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    New 2014 Sales Tax on Service Contracts

    On July 23, 2013, North Carolina Governor Pat McCrory signed into law House Bill 998, the Tax Simplification and Reduction Act (the Act). This legislation made important changes to the North Carolina tax code and included reforms to the state’s individual income tax, corporate income tax, and sales and use tax. Among numerous significant changes, the Act extends the application of the North Carolina sales tax to sales of service contracts beginning on January 1, 2014.

    • Taxable Service Contract Defined
    • Single Repair Transactions Not Covered by a Service Contract are Exempt
    • Contracts to Maintain, Service, or Repair Real Property or Personal Property Attached to Real Property
    • Sales Tax Applicable to Receipts for Certain Service Contracts Entered Into Prior to January 1, 2014
    • Separately State Sales Tax on Invoice
    • Cancellation or Refund of a Service Contract

    For more information, including exceptions to the new law and a list of exemptions, here is a link to the North Carolina Department of Revenue’s Directive.

    If you would like more details about the new law and how it might impact you, please do not hesitate to call our office at 910.323.3100.

    This document contains general information, may be based on authorities that are subject to change, and is not a substitute for professional advice or services.  This document does not constitute assurance, tax, consulting, business, financial, investment, legal or other professional advice, and you should consult a qualified professional advisor before taking any action based on the information herein. McFadyen & Sumner, CPAs PA is not responsible for any loss resulting from or relating to reliance on this document by any person.

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    2014 Tax Numbers

    The IRS has announced the annual inflation adjustments for a number of provisions for the year 2014. These numbers and rates are those you will use to prepare your 2014 tax returns in 2015.

    Standard Mileage Rate for the use of an automobile will be 56 cents per mile for business miles driven.

    Social Security taxable wage limit increases from the 2013 limit of $113,700 to $117,000 for 2014. Retirees under full retirement age can earn up to $15,480 without losing benefits.

    401(k) maximum salary deferral remains at $17,500 for 2014. The catch-up limit for 50 and older also remains unchanged at $5,500.

    SIMPLE maximum deferral remains at $12,000 for 2014. The catch-up limit for 50 and older also remains unchanged at $2,500.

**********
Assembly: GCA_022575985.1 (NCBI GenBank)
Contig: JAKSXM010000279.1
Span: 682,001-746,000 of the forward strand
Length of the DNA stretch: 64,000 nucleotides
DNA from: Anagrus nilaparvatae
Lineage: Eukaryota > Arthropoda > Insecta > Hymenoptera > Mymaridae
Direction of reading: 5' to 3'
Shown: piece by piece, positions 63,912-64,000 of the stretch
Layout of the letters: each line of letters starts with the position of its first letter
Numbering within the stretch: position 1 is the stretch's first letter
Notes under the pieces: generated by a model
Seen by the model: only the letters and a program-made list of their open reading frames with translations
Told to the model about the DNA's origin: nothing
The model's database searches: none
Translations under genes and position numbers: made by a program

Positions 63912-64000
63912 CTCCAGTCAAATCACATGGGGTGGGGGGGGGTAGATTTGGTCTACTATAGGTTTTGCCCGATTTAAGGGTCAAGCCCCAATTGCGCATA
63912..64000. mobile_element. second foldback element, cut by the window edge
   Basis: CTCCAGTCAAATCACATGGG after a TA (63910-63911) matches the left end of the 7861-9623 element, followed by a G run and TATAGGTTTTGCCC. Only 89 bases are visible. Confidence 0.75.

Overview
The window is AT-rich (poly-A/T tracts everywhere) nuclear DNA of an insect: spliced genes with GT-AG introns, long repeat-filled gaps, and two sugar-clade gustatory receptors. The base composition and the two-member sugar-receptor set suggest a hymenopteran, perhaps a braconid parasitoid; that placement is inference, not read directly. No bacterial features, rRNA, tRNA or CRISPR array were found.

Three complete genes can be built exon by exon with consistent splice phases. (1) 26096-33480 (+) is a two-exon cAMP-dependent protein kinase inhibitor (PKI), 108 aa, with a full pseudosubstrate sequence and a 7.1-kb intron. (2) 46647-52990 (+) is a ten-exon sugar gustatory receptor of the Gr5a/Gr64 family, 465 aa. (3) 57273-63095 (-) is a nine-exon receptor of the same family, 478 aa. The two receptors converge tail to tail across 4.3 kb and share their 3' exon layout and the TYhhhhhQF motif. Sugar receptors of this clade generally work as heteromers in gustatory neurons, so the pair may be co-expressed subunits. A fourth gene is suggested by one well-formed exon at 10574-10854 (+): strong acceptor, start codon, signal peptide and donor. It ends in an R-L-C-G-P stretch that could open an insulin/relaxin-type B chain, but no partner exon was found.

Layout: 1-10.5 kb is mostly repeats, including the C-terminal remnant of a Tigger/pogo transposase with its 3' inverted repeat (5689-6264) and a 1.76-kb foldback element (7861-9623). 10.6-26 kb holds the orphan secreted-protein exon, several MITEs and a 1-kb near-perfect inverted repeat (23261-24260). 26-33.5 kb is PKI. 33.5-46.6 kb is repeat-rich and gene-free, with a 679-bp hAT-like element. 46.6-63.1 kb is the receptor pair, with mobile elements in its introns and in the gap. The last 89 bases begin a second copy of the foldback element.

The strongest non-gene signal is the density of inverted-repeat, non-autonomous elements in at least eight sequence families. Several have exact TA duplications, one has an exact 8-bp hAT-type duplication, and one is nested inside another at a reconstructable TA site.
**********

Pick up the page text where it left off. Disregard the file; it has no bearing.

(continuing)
IRA Contribution limit remains at $5,500 for 2014 ($6,500 for 50 and older).

    HSA Contribution limit increases for 2014 to $3,300 for individuals and to $6,550 for families.

    Annual Gift Tax Exclusion remains at $14,000.

    Estate Tax Exemption increases from the 2013 amount of $5,250,000 to $5,340,000 for 2014.

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    Employers Must Collect New Employee’s Withholding Allowance Certificates

    Beginning with your first payroll dated in 2014, employees may notice changes in their paychecks due to updated 2014 federal and state tax laws.

    As a result of a new tax law enacted in North Carolina, every employer must have all employees provide a new Employee’s Withholding Allowance Certificate, either Form NC-4 EZ or Form NC-4. The new form must be completed by the employee and provided to the employer so the correct amount of State income tax is withheld for any payment periods beginning on or after January 1, 2014.

    Failure by your employees to complete this new NC-4 form could result in a reduction in your employees’ net paychecks.

    We anticipate the simpler Form NC-4 EZ will likely suffice for most employees. This form can be used even if employees plan to itemize deductions for their tax filing. Form NC-4 is an extended withholding form that may provide more precise withholding figures, but will require historical tax information and estimation of 2014 income, deductions, and credits from the employee.

    If an employee fails to provide the employer with the applicable updated form(s), the employer is required to withhold North Carolina tax based on the filing status of “single” with no allowances.

    Copies of the forms, as well as instructional materials, are available on the North Carolina Department of Revenue’s website at http://www.dor.state.nc.us/downloads/wh_forms.html. The IRS’ Form W-4 is available at http://www.irs.gov.